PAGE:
Derek Babb co-stars as Gabe Rimes, a landscaper in Austin who does the lawn and garden for the AIDS charity house. He's recently divorced, having broken up with his wife after realizing he's gay. His parents disowned him. After being somewhat lonely, he sees and takes a liking to Vito and asks him out to a country-western spot. Another character mentions love-at-first-sight, which is basically what happens to Gabe upon his initial meeting of Vito.

Otherwise, it's not really clear why these two would fall in love. The two don't seem to have much in common. Vito likes to go to bars with his friends. Gabe doesn't really like the gay nightlife. Gabe is more a beer person, whereas Vito is more a wine person. Gabe is a Cat Stevens fan, but Vito's not into it. One of Vito's favorite movies is Yentl (1983), but Gabe isn't into that film at all. Gabe doesn't get most, if not all of Vito's pop culture references. The exception is a mutual knowledge of Golden Girls but they jokingly say that that's knowledge all gay men have, so it's not underlined why these two are attracted to one another other than for purely lustful reasons.

It could be the cliché that opposites attract. Vito is more extroverted, gregarious and charming, whereas Gabe is more introverted and perhaps more guarded. It's perhaps not so confusing why Gabe would be taken by Vito but it is confusing why he would do so to the exclusion of other guys. When another, sexy guy named Jim, played by Oryan Landa, shows interest in him, Gabe brushes it off. Vito makes it clear that he's celibate and is avoiding any kind of relations. Gabe then makes a comment about wanting what you can't have. That's Vito in a nutshell, which may fuel Gabe's attraction, but it's being unnecessarily aggressive and forward for someone whom you know would have to break vows and violate their personal beliefs just to be with you. The naughtiness of that could also fuel Gabe's attraction, but that's not what Gabe's personality seems to indicate at all, so I don't get Gabe's almost instant devotion. Normally, in any romance, the two characters would undergo some trying situation that would bond them or one would engage in some act that directly helps or assists the other. Beside watching TV, that doesn't really happen for these two.

Sometimes, two people spending a lot of time together in close quarters can cause bonding, but Caruso doesn't properly orient us to the passage of time. A character merely enters and says two months have passed, but, in no way does the filmmaking here make us feel it. It probably doesn't help that the majority of this movie is interior shots. Aside from the opening scene, which drags a little too long, killing any sense of rhythmic pacing, the movie never really ventures outside. All those interiors, mostly between two people, mostly kill any sense of perspective and scope to this narrative.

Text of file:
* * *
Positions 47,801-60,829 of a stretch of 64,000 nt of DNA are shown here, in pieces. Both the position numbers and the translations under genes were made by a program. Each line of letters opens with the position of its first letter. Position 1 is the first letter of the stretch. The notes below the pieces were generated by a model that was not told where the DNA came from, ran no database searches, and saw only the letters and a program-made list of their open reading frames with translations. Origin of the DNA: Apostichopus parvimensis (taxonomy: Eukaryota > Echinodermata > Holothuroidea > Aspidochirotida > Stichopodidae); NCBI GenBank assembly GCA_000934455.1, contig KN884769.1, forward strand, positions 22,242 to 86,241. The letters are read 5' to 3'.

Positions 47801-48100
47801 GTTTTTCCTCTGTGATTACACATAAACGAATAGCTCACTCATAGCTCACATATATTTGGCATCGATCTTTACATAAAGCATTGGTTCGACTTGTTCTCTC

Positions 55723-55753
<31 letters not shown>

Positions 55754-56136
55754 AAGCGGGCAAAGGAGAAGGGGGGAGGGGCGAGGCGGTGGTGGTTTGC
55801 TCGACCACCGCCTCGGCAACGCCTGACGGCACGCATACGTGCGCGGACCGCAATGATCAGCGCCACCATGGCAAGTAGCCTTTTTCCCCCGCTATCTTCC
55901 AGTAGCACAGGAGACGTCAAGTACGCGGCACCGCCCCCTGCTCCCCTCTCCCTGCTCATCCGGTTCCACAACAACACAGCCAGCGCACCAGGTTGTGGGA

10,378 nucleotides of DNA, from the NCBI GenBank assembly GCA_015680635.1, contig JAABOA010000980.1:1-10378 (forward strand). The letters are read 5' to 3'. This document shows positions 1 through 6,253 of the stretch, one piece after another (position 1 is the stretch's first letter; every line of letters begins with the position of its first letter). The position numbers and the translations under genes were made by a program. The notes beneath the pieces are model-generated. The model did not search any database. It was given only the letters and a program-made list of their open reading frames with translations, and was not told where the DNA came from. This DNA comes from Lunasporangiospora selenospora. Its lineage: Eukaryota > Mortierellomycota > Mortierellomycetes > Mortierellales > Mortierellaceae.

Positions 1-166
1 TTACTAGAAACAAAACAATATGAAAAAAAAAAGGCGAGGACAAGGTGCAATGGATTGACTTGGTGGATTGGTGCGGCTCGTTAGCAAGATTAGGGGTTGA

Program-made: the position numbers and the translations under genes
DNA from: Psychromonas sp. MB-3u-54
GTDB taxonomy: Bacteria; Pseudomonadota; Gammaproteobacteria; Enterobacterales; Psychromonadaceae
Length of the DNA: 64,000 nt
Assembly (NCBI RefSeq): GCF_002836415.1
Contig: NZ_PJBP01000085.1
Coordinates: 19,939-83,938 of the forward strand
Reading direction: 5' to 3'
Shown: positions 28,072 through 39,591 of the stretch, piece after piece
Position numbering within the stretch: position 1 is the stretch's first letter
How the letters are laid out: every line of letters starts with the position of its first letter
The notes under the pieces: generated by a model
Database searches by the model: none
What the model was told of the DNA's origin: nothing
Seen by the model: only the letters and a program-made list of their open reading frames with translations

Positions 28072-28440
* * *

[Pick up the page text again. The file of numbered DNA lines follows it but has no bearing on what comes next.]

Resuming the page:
For example, Vito is allegedly supposed to be working at the AIDS charity house, but we don't actually see him doing much of anything. He talks to one of the residents there, an elderly man named Joe, played by David Blackwell, a HIV-positive, former TV scribe, but other than that, we have no clue what Vito has been doing all summer. We have no clue what his work is. When the people at the charity throw him a party, it feels unearned. The movie gives us no sense of Vito's days beyond his conversations with Gabe.

Peggy Schott plays Gloria, a former nun who is now in a lesbian relationship. The movie pivots on a conversation between her and Vito. She claims her life with her girlfriend is more fulfilling than her life with Christ. She says her lesbian love has brought her closer to God because she feels happier and healthier. Yet, she never defines what that happiness or health is. She implies that her happiness comes from her monogamy to a pretty hedonistic woman.

The movie opens with a Bible quote, which Gloria repeats. "I have come to give you life, and give it to the full" (John 10:10). Gloria then asks Vito if he's ever felt life to the full. Yet, there is no definition of "life to the full." The assumption is that "life to the full" means a monogamous, sexual relationship. If so, why is that the definition? Would she argue that Pope Francis hasn't lived life to the full, simply because he's stayed true to his vows?

Chance McKee plays Tim, the best friend to Vito. McKee is the comic relief who buoys the first 30 minutes of the movie. The humor and effervescence really sink for the middle hour where he disappears. It's sad that Caruso couldn't have a found a way to keep McKee's presence in the film constant like Lil Rel Howery in Get Out (2017). Tim is also the voice of reason too who predicts the ending, making that middle hour essentially pointless. It just would have been nicer to have his character around more. McKee is not only very cute. He's very funny.

Not Rated but contains a scene of strong sexuality and nudity.
Running Time: 1 hr. and 56 mins.

In theaters August 3 at Laemmle Music Hall.
On DVD and VOD on August 7.